Adrienne Webster, vice president of human resources at Carfax, says dogs also provide their human handlers with a health benefit. Walking the dog helps to keep the owner fit.
Webster says that the company’s employee handbook emphasizes “no jerks” in the workplace. The same policy applies to dogs. Employees are responsible for making sure their pets are well behaved.
“Dogs aren’t allowed on elevators. They have to take the stairs,” is one of the company rules that Webster says help keep dogs in line. “We haven’t had any incidents,” of misbehaving dogs, she adds.
Allowing pets in the office is not the only way to keep stress under control.
For example, Virginia Distillery Co. in the Blue Ridge Mountains of Nelson County uses flexible scheduling to permit employees to handle personal concerns, such as attending a child’s school event or keeping a doctor’s appointment.
Having that flexibility is important to employees who are working to build the company’s brand.
At the World Whiskies Awards last year, one of the distillery’s products was named the Best American Single Malt Whisky.
Meanwhile, the distillery’s flagship American Single Malt is still aging, with a release date set for 2019.
In addition to its flexible scheduling, the company also does well by doing good. Its community projects include volunteering at the local food pantry and producing a special single-barrel release of whisky whose proceeds went to the Nelson County first-responder teams.
The company’s CEO, Gareth H. Moore of Charlottesville, says Nelson was chosen for the distillery for a compelling reason.
“Nelson County has a long tradition of manufacturing craft beverages — we are surrounded by great businesses like Devil’s Backbone brewery, Bold Rock cidery and a plethora of wineries. The community has a heritage of building these industries locally to create world-class products and also a culture of hospitality in welcoming people to their facilities to experience their products in person,” Moore says.
Pajamas and flip-flops
Sometimes you can reduce workplace stress by the clothes you wear. That’s one of the practices followed by Health Quality Innovators (HQI) in Richmond.
Employees, for example, are permitted to wear shorts to work when the temperature gets above 90 degrees in the summer, and the company celebrates National Wear Your Pajamas to Work Day, which will be held April 16 this year.
“We wear business-like pajamas. It’s a lot of fun,” says Jenni Brockman, vice president, organizational growth and communications for the nonprofit, health-care quality consulting firm.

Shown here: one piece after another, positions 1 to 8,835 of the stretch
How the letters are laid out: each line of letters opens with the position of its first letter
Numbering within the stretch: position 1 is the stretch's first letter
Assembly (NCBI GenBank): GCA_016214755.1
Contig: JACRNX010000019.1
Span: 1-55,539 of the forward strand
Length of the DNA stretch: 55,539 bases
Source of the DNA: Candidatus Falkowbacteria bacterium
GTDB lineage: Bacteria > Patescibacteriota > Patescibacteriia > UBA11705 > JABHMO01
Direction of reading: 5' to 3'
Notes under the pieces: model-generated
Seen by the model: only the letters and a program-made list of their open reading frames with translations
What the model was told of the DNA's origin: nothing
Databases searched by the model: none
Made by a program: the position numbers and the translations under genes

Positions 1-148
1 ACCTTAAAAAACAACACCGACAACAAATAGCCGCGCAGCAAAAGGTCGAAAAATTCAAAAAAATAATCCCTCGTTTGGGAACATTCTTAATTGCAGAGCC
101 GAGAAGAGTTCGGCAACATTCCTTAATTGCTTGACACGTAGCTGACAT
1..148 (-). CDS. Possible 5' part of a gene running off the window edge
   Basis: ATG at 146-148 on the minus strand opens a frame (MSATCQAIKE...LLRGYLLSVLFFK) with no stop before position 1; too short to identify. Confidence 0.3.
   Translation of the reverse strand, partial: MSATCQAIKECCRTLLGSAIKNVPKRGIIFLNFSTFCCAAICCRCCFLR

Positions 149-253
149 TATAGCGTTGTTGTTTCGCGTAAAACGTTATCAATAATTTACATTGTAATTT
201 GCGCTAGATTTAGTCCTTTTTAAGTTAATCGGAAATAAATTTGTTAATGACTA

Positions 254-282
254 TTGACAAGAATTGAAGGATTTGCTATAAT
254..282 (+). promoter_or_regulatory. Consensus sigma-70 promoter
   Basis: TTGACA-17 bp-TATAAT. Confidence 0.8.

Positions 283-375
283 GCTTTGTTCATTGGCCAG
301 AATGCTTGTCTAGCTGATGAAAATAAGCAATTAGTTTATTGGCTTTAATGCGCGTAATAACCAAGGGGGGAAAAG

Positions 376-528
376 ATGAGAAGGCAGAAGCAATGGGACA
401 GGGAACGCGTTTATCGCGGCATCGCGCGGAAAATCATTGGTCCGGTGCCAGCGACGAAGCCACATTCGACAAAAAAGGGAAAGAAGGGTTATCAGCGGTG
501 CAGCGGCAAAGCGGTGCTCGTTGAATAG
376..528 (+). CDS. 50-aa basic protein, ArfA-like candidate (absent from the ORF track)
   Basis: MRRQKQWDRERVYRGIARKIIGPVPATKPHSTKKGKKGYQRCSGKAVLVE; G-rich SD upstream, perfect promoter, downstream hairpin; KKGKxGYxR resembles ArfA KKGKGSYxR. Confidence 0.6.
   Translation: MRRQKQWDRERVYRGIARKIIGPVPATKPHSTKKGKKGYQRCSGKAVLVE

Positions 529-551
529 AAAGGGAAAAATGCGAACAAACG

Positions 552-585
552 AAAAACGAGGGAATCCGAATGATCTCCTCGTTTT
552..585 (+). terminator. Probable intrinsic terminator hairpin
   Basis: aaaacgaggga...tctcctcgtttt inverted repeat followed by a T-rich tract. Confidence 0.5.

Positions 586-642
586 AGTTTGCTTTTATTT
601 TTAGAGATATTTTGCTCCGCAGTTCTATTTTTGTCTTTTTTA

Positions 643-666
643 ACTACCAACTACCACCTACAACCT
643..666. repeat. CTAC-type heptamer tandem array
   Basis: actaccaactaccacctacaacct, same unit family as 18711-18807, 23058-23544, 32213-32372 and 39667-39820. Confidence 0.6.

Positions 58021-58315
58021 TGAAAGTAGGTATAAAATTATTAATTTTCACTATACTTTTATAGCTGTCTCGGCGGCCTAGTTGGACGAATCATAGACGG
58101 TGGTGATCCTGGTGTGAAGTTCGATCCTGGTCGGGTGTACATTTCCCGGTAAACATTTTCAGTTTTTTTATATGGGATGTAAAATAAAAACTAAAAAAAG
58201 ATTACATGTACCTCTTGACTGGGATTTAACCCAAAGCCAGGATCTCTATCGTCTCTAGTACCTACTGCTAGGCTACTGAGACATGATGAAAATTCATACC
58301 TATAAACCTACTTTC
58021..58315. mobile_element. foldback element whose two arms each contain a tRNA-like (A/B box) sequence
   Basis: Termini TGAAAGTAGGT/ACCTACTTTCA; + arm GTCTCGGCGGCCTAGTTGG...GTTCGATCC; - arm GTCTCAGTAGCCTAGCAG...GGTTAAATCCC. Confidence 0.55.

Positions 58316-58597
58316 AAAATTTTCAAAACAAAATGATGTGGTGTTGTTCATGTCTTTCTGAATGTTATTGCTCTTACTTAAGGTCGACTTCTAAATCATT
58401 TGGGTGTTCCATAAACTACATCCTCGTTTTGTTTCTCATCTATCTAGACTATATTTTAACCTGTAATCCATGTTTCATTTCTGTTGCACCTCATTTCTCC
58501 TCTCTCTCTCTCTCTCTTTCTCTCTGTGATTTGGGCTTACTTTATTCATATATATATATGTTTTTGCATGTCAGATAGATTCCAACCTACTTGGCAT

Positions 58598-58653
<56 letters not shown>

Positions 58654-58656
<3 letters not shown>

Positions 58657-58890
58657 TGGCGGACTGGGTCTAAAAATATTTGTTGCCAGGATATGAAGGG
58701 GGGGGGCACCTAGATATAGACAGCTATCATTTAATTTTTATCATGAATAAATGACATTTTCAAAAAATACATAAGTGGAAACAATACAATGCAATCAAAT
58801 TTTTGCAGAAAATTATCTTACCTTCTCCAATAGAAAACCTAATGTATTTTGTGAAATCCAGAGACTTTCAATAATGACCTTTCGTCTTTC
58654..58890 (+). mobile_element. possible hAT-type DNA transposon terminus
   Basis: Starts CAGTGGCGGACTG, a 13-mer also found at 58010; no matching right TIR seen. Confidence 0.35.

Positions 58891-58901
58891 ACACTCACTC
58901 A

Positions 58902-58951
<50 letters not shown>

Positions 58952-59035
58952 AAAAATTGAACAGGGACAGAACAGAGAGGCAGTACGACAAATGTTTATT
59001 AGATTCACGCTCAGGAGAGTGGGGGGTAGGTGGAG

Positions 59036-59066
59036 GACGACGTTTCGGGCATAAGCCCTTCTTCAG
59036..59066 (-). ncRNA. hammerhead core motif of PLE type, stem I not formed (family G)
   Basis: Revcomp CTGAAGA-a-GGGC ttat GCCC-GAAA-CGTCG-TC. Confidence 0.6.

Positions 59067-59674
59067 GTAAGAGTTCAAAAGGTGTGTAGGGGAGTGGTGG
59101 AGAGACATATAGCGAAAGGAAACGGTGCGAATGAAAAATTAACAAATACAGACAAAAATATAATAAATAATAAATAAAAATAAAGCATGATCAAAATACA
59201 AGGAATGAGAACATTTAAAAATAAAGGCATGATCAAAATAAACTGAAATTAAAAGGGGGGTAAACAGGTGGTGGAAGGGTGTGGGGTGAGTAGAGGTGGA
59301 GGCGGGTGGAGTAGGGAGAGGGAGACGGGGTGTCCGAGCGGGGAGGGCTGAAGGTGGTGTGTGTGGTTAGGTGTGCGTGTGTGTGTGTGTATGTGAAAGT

Brockman says the company strives to be creative in coming up with innovative ideas that help health-care providers and patients.
Some of the company’s creativity exercises for employees also involve clothing. For example, HQI held a contest in which employees were invited to create their own flip-flops.
One employee developed small, blow-up pools for flip-flops; another created platform-shoe flips-flops. The big winner was flip-flops made out of bacon.
“We try to have fun. It goes a long way toward relieving stress,” adds Heidi White, the company’s director of human resources.
Finding the right dress
Sometimes customers’ tension can trigger employees’ stress. That’s an issue that Ashley Kimberl tries to address.
Kimberl is president of All the Rage Stores, a special occasion dress shop that has locations in Virginia Beach and Chesapeake.
In addition, she operates a prom and bridal business, Studio I Do. Customers include brides searching for wedding gowns and teenage girls looking for prom dresses. Finding the right look can be stressful for employees as well as customers.
Kimberl lowers the tension for employees by using a team approach to sales, “so they don’t have a bunch of quotas.”
In hiring for her sales team, she looks for people who are not only outgoing but are also adaptable.
“We have to be chameleons,” she says. “A big part of our training is talking about how you have to be able to mold yourself to every customer’s needs and wants.”
To boost employee morale, Kimberl holds staff meetings outside the shop and buys employees coffee or lunch.
Sometimes she splurges on stress relief. “We had a spa day. Everybody got their nails and feet done,” she says. “It was great.”